Primo di agosto. First of August. This is the day I moved to Italy for the second time in my life. Leaving Brooklyn behind, we moved into the house in Anghiari, Tuscany that we bought a few years ago – so I am relocating to a place that comes complete with the comforts of the familiar: a home, relatives, friends and a fairly stable grasp of the italian language. Yet much has changed for me since the last time I lived in Italy – for one, I am now the wife and mother of Italians.
Primo di agosto. Primo of August. This is my son, Primo, born in August three years ago. As I plucked him from his playground in Brooklyn and carried him off to a foreign country, it occurred to me that for good and for bad kids are sculpted largely by the choices we, as parents, make for them. There is little democracy in the governing of toddlers. While the effect this experience will have on him is yet to be seen, for me one thing is clear: returning to Italy as the mother of an italian boy, it is impossible for me not to look at this country through new eyes.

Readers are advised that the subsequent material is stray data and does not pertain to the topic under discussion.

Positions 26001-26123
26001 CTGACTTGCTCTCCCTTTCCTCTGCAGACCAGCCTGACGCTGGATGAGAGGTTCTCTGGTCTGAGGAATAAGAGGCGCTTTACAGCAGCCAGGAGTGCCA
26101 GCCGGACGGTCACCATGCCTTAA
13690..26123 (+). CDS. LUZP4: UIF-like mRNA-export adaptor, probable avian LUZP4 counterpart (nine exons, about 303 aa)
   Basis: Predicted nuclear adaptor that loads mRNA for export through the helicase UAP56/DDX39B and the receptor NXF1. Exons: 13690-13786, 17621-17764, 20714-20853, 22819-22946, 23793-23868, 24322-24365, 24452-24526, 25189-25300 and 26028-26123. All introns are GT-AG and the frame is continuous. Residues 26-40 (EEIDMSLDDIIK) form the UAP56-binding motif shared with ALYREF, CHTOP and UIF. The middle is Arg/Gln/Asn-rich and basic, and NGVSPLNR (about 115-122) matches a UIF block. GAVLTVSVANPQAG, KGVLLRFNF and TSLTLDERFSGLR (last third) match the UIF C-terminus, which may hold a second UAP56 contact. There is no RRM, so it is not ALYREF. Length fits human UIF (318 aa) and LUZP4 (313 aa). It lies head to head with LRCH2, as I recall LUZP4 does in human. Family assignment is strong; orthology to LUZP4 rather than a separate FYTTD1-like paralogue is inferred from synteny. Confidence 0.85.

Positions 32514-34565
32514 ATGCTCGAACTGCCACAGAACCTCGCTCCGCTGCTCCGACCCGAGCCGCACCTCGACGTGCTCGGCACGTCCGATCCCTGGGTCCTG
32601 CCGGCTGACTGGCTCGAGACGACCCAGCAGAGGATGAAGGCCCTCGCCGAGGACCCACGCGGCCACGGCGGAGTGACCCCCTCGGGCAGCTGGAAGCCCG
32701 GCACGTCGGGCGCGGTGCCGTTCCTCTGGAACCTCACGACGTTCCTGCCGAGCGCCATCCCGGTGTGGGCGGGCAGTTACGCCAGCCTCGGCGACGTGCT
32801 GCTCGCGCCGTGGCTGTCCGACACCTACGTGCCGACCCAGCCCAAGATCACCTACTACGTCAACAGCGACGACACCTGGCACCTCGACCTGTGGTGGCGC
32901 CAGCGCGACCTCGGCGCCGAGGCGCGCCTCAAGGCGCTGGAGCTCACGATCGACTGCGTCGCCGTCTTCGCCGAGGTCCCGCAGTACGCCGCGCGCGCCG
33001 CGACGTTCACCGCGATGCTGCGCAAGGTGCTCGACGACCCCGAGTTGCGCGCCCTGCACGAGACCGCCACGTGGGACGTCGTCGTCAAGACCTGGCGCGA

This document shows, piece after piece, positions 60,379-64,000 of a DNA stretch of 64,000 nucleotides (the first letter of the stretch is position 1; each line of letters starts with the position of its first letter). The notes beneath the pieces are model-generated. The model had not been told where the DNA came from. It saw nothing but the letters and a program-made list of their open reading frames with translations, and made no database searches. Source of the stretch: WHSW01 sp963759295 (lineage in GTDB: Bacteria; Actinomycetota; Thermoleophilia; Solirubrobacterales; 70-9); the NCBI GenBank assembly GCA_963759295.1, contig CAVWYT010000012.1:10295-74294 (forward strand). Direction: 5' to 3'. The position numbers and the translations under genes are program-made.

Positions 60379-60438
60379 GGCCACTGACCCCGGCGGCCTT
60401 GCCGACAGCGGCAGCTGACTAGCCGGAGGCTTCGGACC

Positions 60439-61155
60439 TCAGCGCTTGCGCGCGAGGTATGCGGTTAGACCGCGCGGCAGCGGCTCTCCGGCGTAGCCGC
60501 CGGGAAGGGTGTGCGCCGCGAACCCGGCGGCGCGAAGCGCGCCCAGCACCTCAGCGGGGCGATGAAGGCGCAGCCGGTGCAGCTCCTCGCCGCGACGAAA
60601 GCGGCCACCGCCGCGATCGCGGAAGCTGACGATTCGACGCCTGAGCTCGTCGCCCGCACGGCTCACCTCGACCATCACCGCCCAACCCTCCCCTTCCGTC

Books and blogs are overflowing with accounts by expats who have moved abroad, detailing the splendor of the italian countryside or the foibles of italian bureaucracy and politics. It’s impossible to write about Italy without a mention of these. Nonetheless, I’m not out to chronicle either. So what’s the point? Admittedly, I lack good correspondence skills and this blog simply serves as a way to keep friends, family, and other interested parties updated on the fumbles and discoveries of a Brooklyn transplant in Italy.